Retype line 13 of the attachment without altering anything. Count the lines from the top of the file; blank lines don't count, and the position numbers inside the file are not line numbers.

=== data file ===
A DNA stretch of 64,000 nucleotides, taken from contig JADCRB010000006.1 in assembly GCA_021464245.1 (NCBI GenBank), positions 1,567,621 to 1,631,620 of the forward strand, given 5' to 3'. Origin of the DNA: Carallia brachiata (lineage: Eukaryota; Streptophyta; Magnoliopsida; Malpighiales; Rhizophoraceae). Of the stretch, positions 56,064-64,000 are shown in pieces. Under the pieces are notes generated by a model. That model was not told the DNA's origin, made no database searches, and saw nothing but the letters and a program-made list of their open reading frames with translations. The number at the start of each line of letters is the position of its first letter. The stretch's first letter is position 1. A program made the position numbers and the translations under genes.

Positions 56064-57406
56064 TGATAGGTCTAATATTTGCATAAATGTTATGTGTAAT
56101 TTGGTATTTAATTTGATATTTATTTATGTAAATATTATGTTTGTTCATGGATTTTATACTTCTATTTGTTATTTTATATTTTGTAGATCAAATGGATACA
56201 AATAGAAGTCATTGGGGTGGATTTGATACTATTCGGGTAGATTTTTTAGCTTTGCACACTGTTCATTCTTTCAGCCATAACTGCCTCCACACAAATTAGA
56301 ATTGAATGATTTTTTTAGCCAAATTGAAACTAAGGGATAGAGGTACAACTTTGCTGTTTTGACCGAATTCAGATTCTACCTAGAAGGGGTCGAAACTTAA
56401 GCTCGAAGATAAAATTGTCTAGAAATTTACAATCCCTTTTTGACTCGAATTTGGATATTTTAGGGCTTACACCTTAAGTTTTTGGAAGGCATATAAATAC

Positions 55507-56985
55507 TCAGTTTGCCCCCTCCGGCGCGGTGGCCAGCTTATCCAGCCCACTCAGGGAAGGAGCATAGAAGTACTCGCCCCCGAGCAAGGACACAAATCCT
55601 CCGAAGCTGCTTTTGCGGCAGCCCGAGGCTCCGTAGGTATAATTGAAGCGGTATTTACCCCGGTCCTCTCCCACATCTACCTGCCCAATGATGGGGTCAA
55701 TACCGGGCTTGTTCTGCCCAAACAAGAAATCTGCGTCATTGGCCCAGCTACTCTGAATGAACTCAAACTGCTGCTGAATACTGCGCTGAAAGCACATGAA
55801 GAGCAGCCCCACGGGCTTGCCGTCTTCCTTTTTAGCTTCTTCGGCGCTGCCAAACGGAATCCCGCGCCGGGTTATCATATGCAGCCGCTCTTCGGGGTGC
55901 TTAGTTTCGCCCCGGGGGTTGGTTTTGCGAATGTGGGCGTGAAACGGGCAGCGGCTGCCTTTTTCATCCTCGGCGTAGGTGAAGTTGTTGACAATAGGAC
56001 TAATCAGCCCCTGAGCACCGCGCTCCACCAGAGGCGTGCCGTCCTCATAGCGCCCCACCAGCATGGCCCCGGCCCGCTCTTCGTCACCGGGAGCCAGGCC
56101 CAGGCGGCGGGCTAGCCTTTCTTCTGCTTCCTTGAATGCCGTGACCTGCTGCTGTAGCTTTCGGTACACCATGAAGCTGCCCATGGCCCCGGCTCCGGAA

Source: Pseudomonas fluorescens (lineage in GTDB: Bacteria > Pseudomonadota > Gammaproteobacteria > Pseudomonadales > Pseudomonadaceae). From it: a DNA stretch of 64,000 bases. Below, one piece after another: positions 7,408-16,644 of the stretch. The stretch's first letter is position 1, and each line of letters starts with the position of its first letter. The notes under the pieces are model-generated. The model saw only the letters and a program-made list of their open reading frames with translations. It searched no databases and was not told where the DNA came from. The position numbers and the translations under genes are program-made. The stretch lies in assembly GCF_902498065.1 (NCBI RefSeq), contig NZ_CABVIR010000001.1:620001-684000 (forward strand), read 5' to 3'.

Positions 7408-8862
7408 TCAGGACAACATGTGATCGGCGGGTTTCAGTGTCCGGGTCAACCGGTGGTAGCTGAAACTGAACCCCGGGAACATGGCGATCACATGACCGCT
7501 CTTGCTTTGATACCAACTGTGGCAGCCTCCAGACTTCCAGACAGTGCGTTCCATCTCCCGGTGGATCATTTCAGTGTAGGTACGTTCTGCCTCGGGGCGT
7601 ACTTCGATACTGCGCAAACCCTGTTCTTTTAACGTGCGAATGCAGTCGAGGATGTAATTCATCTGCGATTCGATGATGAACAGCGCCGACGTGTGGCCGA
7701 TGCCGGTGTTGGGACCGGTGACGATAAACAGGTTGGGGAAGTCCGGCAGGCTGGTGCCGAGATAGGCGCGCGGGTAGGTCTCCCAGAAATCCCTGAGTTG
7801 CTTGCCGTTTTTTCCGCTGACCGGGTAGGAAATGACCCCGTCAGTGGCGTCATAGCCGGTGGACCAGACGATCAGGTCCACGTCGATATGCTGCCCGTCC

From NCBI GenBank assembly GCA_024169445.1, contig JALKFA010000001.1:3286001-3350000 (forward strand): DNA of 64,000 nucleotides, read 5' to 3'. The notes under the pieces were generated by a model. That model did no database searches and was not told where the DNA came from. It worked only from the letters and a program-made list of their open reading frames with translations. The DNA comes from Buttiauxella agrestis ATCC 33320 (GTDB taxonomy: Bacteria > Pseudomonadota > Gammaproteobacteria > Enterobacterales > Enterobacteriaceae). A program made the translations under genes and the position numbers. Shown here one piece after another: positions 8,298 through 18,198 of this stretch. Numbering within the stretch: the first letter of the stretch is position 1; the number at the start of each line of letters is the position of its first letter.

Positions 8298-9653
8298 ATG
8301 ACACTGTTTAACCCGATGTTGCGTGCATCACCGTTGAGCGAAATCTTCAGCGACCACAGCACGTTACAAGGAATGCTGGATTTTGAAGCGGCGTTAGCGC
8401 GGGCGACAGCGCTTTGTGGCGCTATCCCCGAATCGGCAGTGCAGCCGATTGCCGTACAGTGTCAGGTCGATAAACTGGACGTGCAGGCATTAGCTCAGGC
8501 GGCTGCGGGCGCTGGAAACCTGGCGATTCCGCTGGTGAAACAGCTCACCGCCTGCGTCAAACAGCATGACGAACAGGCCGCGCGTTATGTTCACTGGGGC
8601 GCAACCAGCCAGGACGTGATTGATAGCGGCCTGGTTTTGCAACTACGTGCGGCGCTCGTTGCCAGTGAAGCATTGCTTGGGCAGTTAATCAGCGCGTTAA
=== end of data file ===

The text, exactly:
55901 TTAGTTTCGCCCCGGGGGTTGGTTTTGCGAATGTGGGCGTGAAACGGGCAGCGGCTGCCTTTTTCATCCTCGGCGTAGGTGAAGTTGTTGACAATAGGAC